Second Primary Malignancies and Myeloma Therapy: Fad or Fact?
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Since the first report of the efficacy of thalidomide in refractory multiple myeloma  (MM), there has been remarkable progress made in the biologic understanding of this disease. MM patients have benefited from a surge in biology-based novel drug development based on disease biology with continued improvement in overall survival over the last 13 years [2,3]. But it appears that living longer does not come without a price tag. There are now three randomized phase three clinical trials [4-6], two in transplant eligible patients and one in transplant ineligible patients, which have not only reported on improved progression free survival with lenalidomide (Len), a derivative of thalidomide, maintenance but they also show a higher incidence of second primary malignancies (SPM) with prolonged use of lenalidomide (Table 1). It appears that this effect is more relevant to patients receiving lenalidomide after having received melphalan as part either the transplant regimen or as part of induction in case of transplant ineligible patients. There also appears to be evidence that thalidomide may also potentiate solid SPMs , thereby suggesting an immunomodulatory drug (IMiD) class effect associated with alkylator exposure.
L=lenalidomide, M=melphalan, P=prednisone
So what does this all mean in the grand scheme of MM therapy in 2012? Although the data identify a small subset of MM patients will likely be affected, SPMs remains a serious issue especially with regard to the myeloid malignancies . We have previously published our experience with myelodysplasia-associated cytogenetic abnormalities . Since autologous stem cell transplantation (ASCT) has been slow to gain acceptance as a standard of care for eligible patients over the last decade, the US centers that have been ASCT proponents are likely to be observing and reporting on the SPM issue before others. For now, the available data speak in favor of Len maintenance in both transplant eligible and ineligible patients. There, however, needs to be an informed discussion with the patients about the potential for SPMs since much is unknown in absence of long-term follow-up on the three randomized studies [4-6].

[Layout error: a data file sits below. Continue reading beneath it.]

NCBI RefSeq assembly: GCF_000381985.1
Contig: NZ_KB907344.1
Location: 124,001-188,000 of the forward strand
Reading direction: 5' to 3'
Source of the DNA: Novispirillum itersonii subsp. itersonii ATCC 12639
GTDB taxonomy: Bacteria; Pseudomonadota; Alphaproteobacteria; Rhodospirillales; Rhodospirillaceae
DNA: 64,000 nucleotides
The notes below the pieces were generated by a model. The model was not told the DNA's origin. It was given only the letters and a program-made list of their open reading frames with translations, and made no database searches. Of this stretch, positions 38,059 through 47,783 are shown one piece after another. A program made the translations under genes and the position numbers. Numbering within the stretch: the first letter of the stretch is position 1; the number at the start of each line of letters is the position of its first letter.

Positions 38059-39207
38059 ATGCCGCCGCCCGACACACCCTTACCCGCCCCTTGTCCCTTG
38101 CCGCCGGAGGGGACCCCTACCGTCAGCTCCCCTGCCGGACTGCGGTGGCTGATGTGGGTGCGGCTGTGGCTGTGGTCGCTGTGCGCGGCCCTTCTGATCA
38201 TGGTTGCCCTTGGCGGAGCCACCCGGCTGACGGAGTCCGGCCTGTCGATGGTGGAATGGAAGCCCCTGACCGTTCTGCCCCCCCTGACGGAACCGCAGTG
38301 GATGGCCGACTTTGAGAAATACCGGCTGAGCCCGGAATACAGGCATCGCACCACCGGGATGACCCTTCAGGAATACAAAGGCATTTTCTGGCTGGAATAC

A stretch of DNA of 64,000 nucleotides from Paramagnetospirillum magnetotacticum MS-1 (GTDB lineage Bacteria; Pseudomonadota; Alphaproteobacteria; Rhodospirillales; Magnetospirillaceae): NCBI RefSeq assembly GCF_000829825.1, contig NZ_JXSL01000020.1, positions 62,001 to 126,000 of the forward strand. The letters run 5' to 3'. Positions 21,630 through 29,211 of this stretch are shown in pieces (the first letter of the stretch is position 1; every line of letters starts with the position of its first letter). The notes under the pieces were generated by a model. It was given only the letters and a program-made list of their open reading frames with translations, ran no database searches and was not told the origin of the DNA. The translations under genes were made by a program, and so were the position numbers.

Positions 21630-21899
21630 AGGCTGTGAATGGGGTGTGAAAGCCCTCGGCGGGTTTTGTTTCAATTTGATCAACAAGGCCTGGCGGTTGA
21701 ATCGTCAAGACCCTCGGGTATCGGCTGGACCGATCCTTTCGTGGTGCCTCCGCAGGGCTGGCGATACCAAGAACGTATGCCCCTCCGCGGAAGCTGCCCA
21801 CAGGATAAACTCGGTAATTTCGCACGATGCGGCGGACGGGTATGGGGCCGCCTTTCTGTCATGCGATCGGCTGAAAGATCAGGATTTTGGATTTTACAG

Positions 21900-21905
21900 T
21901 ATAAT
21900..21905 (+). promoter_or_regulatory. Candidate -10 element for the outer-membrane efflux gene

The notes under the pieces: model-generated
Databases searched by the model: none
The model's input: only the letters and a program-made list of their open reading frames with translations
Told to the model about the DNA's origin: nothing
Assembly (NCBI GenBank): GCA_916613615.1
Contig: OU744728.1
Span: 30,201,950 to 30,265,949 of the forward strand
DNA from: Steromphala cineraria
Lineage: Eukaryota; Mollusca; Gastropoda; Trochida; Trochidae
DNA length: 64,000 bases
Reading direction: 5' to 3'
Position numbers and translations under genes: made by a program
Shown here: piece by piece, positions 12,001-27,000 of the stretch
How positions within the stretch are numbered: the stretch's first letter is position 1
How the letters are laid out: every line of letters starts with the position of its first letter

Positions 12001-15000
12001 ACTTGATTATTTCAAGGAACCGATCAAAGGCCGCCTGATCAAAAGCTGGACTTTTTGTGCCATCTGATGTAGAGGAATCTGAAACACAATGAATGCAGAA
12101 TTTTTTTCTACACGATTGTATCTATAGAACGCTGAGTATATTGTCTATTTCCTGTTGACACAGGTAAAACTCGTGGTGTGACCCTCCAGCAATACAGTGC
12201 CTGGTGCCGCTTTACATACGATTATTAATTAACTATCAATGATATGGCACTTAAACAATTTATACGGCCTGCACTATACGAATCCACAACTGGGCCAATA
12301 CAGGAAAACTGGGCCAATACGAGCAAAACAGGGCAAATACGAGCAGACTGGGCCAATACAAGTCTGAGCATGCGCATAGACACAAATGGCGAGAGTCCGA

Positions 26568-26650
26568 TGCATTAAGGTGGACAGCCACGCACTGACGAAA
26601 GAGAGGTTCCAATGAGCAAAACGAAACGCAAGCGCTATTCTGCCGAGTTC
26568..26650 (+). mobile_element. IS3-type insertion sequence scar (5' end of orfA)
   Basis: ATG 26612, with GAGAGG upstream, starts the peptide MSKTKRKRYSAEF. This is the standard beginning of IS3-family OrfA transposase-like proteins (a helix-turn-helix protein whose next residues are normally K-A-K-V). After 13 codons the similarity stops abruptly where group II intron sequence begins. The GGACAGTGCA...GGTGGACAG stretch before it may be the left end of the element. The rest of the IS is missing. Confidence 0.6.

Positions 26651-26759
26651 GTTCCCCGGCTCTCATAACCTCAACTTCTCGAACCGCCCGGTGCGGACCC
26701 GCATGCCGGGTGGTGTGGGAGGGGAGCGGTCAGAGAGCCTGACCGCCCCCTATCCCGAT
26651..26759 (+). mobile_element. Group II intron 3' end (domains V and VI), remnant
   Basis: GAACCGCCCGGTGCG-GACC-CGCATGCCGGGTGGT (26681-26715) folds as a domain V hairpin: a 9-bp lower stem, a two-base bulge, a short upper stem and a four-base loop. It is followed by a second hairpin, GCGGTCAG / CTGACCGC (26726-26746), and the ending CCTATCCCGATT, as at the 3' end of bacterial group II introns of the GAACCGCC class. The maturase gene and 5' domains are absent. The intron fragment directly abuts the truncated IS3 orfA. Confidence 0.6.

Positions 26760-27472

The Arkansas group is presently studying the baseline whole bone marrow gene-expression profiling, proteomic analyses and single-nucleotide polymorphisms (SNPs) to identify patients who may have the propensity to develop SPMs. This will be most important in the context of low risk (or standard risk) patients who have a longer life expectancy than the high-risk patients . The risk adaptive therapy approach within low risk patients may involve limiting post-transplant IMiD exposure in patients who have a higher potential for SPM development. It may well be that we are looking at the tip of the iceberg in the year 2012 and SPMs may emerge as an important long-term sequela with further follow-up.
Conflict of Interest:
Dr. Usmani is a consultant to Celgene, Millennium, and Onyx. He has received research funding from Onyx and Celgene, and speaking honoraria from Celgene.
Saad Z. Usmani: Myeloma Institute for research & Therapy, University of Arkansas for Medical Sciences, Little Rock, AR
Saad Z. Usmani, email:
Received: September 13, 2012;
Published: September 15, 2012;
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